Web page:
When it comes to working with people and their problems as a therapist or in any other way, getting the pace right is perhaps one of the most difficult things to do, but do it we must. That is because if we are going too slowly we may miss opportunities to move forward – for example, ‘missing the boat’ when someone is in crisis and motivated to make important changes. This is not to say that we should rush into things in an unthinking way, but not responding quickly enough will often mean that we miss out on important opportunities to make a positive difference. 

A child who had taken a long time to pluck up the courage to be ready to disclose abuse may have had a change of heart if the person they have chosen to trust to hear what they have to say if there is a delay in responding. This is just one example of many that will apply in a variety of settings and circumstances.

On the other hand, if we move too swiftly, we may create (or exacerbate) insecurity and anxiety and thereby hamper progress in terms of whatever need we are trying to meet or problem we are trying to solve. Giving people the impression that we are rushing or acting hastily will undermine their confidence in us, reduce trust and therefore create unhelpful barriers. We have to be careful not to give the impression that we are too busy or pressurised to take their needs seriously.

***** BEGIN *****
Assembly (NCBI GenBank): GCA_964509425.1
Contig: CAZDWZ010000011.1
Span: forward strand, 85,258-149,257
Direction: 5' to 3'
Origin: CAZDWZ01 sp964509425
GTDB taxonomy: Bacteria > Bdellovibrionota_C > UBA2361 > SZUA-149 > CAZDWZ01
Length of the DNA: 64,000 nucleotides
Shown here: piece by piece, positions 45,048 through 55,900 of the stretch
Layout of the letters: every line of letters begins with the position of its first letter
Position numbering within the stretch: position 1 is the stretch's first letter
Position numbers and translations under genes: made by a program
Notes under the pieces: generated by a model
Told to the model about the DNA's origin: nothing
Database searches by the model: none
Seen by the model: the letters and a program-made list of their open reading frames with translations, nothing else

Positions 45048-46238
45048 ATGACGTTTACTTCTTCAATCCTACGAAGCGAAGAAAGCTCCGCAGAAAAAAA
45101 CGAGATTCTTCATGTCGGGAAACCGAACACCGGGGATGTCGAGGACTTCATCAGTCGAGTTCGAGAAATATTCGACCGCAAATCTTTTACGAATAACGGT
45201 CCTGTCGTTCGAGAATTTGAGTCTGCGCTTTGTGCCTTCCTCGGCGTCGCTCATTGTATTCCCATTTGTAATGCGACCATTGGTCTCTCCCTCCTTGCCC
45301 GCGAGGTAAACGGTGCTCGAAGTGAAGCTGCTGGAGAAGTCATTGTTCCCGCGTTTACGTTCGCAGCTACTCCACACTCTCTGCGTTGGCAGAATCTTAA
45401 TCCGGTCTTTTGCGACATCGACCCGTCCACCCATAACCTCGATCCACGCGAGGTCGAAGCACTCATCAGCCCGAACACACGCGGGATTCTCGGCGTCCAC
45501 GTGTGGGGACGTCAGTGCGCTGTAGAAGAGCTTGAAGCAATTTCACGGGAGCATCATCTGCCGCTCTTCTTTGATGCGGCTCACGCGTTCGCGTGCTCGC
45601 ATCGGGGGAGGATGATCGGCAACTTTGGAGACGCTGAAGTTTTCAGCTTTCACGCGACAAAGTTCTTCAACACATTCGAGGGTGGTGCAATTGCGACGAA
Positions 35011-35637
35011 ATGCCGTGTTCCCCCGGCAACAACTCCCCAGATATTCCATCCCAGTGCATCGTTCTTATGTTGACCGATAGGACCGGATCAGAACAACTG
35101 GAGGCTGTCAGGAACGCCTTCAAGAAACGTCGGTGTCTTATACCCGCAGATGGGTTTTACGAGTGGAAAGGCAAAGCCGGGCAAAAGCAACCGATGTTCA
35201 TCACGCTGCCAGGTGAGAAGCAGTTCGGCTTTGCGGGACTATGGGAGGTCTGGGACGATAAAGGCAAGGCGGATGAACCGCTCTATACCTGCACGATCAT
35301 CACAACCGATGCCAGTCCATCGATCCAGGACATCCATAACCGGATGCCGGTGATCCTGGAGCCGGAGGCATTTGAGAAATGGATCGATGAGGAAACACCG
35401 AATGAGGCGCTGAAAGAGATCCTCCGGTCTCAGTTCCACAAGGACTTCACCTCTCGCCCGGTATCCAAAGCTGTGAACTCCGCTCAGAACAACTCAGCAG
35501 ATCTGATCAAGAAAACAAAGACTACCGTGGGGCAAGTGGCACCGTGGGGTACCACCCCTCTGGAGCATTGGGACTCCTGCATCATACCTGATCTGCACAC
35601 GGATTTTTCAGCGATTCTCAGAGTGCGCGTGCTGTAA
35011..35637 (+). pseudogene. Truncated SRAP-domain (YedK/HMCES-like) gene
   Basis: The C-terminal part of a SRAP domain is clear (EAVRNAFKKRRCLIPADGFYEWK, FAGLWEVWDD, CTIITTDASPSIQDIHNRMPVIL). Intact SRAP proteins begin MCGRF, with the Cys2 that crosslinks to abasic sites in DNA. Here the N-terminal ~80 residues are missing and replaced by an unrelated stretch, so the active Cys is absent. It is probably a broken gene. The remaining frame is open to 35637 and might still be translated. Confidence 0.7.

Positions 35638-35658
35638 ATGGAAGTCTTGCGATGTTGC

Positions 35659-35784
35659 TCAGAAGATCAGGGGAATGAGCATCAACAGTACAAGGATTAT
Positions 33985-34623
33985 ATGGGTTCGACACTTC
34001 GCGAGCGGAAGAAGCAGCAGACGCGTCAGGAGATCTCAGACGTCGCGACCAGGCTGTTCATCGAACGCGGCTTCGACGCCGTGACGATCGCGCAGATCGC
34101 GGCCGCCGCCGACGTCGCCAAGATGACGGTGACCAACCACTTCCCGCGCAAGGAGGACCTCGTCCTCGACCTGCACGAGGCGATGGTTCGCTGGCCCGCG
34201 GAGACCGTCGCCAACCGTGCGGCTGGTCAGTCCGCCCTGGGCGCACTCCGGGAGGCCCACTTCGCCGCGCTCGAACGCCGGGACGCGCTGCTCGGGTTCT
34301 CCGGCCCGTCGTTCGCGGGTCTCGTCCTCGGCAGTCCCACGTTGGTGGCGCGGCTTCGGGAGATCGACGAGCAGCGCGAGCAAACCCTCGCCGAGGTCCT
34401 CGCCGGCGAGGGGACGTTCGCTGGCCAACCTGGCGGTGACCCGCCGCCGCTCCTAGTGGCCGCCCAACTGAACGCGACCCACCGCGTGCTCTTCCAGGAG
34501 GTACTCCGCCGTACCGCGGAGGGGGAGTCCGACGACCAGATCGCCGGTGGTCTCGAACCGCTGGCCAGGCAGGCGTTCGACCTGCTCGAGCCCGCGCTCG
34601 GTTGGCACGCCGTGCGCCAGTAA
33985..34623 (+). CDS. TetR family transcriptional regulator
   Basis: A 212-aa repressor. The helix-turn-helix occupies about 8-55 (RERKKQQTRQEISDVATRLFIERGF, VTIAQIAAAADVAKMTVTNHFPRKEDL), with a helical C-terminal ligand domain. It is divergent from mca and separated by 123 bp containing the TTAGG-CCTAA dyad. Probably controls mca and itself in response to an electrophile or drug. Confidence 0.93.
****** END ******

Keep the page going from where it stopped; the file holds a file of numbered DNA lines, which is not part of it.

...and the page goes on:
We also have to think about our own self-care needs

Going faster than we need to will diminish our sense of control, and it has long been established that having little or no sense of control is a key factor in the development of stress.

So, how do we judge what is the best pace? There is no hard and fast rule, but mainly it comes from looking closely at the situation, gauging reactions to our input and picking up the clues about how comfortable or otherwise the person(s) involved appear to be. Difficult though this may be, it gets easier with experience, provided that we stay tuned in to the need to consider pace as an important feature of our efforts to help. 

It is an example of the important role of reflective practice as a fundamental basis of good practice. Knowing when to stop and think and when to press on and get the job done is a key part of the reflective practice skills base. 

Dr Neil Thompson is a former university professor who now works as an independent writer, educator and adviser. He holds a higher doctorate (DLitt) in Well-being and has published widely on the subject. His recent books include The Problem Solver’s Practice Manual and (with Bernard Moss) The Values-based Practice Manual. He is also the author (with Sue Thompson) of The Critically Reflective Practitioner. His website is at www.NeilThompson.info